With the e-book loomingas an ever-larger presence in the publishing world, it is impossible to resist looking at earlier such shifts. As Byrne notes, the reproduction of a voice became more “real” to the listener than the raw voice itself. The live performance becomes less authentic than the multi-layered, painstakingly assembled released version of a song. Could the same be said for e-books? What is the authentic “thing” of a book — is it the words themselves? Does it matter if they’re in manuscript form or on a page between two covers? I’m interested in his point that “technology feigns neutrality.” Is an e-book reader simply a delivery system? Or are there hidden ways that it’s altering how we read, how we perceive of books, how we imagine books should be formatted and navigated? Can an e-book reader be the exception —is it indeed a neutral technology? David Byrne’s first-person photo book “Bicycle Diaries” is coming out this fall. Looks like it’ll be available in hardcover and on CD — but not as an e-book.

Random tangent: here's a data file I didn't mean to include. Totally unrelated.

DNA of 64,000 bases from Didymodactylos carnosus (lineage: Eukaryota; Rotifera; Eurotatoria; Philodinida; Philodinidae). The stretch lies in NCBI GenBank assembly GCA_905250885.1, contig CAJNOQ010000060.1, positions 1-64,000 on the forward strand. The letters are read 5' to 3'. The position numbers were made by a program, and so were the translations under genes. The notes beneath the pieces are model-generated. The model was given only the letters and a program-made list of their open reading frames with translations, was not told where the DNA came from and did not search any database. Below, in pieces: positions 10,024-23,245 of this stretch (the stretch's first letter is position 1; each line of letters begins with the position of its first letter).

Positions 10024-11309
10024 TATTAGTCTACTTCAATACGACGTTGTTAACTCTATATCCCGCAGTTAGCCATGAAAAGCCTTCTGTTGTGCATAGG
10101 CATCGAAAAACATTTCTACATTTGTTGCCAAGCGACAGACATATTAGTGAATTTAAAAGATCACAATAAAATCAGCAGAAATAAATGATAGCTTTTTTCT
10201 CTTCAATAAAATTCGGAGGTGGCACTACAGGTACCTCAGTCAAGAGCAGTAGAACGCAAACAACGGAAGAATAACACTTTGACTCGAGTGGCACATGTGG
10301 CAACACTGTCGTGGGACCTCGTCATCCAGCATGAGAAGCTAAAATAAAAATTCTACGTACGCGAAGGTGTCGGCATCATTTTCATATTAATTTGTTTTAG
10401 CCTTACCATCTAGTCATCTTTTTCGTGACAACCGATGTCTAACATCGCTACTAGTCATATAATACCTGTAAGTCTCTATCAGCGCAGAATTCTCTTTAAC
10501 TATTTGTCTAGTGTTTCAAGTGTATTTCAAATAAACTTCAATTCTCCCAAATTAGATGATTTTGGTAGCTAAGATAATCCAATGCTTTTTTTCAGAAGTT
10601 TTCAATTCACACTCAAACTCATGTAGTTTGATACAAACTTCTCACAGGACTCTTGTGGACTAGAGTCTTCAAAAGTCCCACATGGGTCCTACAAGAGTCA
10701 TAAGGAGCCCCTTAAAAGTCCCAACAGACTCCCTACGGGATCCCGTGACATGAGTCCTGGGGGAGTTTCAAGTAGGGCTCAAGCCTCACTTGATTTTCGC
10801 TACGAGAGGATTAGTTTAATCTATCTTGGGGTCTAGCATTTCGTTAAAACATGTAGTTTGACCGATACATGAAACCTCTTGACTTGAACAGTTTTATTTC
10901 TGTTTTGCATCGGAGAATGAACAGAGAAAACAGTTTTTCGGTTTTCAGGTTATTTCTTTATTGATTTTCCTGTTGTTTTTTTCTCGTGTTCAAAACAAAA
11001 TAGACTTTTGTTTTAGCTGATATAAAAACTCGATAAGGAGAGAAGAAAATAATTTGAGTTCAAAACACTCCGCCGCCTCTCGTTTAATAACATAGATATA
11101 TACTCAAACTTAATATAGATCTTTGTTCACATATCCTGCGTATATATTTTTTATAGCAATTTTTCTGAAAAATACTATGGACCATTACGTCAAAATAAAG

more from Carolyn Kellogg at the LA Times here.